The idea is not unreasonable, but likely impossible to pass for various reasons. In my opinion, the only way it can happen is for the free market to put pressure on airlines to "need" to size up thweir fleet in order to fill demand at the congested airport. That means, among other things, Congress should not encourage the industry to invest huge money into expensive supersizing schemes for airports that are already overcrowded. Building runways in Bays and adding umpteenth runways against huge environmental opposition is both costly and absurd, especially when other communities are begging to have airlines come and serve, with good local jobs, etc. Has anyone else noticed how bad many airline jobs appear to be getting at these over-sized hubs...?
A good example is SFO. Airlines need to fly heavies into this airport because of it's limitations...and they do. But, efforts to squeeze out smaller aircraft run into heavy resistance. Smaller carriers (and feeders) cry foul and anti-commerce; at the same time, AOPA is very effective at lobbying against limiting civilian access to publicly funded hubs. And efforts to build new runways, well....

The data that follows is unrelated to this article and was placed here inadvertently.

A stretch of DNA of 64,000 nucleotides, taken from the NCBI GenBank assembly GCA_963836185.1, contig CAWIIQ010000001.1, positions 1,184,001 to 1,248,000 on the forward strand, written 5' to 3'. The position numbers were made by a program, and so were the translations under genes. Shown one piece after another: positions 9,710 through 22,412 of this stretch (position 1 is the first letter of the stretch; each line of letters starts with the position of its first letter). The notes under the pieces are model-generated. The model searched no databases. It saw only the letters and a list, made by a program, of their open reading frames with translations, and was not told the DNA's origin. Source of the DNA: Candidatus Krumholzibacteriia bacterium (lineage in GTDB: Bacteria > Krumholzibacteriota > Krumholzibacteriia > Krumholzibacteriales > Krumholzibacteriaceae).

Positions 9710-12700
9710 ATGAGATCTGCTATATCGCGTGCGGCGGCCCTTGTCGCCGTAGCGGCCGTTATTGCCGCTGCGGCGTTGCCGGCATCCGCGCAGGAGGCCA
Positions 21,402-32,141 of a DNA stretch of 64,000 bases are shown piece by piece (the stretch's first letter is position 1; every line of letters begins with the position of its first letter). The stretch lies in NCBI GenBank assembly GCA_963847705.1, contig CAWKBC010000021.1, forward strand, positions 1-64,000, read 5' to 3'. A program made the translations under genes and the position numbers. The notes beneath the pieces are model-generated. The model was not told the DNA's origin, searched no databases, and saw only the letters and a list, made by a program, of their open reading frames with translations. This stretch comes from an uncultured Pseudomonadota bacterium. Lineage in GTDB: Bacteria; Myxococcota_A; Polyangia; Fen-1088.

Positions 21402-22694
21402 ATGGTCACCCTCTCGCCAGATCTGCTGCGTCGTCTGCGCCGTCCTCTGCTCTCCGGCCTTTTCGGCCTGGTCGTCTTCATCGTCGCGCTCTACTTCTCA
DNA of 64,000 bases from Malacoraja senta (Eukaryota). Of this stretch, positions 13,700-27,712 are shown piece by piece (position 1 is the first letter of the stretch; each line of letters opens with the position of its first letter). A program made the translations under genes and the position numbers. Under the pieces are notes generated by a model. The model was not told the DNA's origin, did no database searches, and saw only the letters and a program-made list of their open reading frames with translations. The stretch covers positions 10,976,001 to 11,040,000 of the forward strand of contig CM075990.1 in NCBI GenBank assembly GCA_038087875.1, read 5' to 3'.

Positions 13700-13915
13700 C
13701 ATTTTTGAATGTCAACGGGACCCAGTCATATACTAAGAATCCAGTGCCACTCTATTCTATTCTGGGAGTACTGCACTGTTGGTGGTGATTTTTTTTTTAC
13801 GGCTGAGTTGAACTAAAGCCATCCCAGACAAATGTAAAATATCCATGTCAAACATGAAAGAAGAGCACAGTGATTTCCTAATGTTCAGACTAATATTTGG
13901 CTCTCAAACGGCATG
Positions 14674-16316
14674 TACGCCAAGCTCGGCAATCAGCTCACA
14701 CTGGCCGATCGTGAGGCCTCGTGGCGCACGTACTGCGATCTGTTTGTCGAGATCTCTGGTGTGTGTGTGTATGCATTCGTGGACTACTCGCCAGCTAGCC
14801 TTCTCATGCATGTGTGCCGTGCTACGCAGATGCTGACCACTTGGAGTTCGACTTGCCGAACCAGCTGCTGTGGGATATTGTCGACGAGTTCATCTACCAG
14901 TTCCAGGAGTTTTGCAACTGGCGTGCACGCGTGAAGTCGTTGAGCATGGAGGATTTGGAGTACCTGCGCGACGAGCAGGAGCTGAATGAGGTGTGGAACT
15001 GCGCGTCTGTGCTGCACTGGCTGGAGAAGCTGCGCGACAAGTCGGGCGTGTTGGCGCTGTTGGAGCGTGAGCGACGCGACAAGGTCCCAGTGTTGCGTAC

The frequency issue is often taken too far. Yes, 6-8 737s/day is better than 2-3 jumbos/day. But, a city-pair like SEA-PDX does not need 40-50 flights/day over fifteen hours, many of them feeders. And it is ironic that many of these half-hourly feeders are routinely cancelled (with passengers pushed to the next flight), just to make needed loads. I wonder how many of these cancellations are reflected in the airline performance reports that weigh so heavily in rising consumer dissatisfaction?
If congestion is a problem we really want to solve, Congress could pass laws that would encourage use of the hundreds of underused (and many unused!) potential US commercial airports. Eliminating the huge advantage the biggest hubs have in raising capital by changing the PFC law would be a great place to start. Perhaps a law that compels airport authorities to demonstrate a workable plan WITHOUT JUST GROWING A BIGGER CONGESTION PROBLEM AIRSIDE AND/OR LANDSIDE before getting approval to instate PFC charges? And, perhaps more FAA money budgeted into airport grants to seed development at the unused airports? These are two examples of laws that would slowly reduce the monopoly effect of the major airlines at our congested, publicly-funded hubs.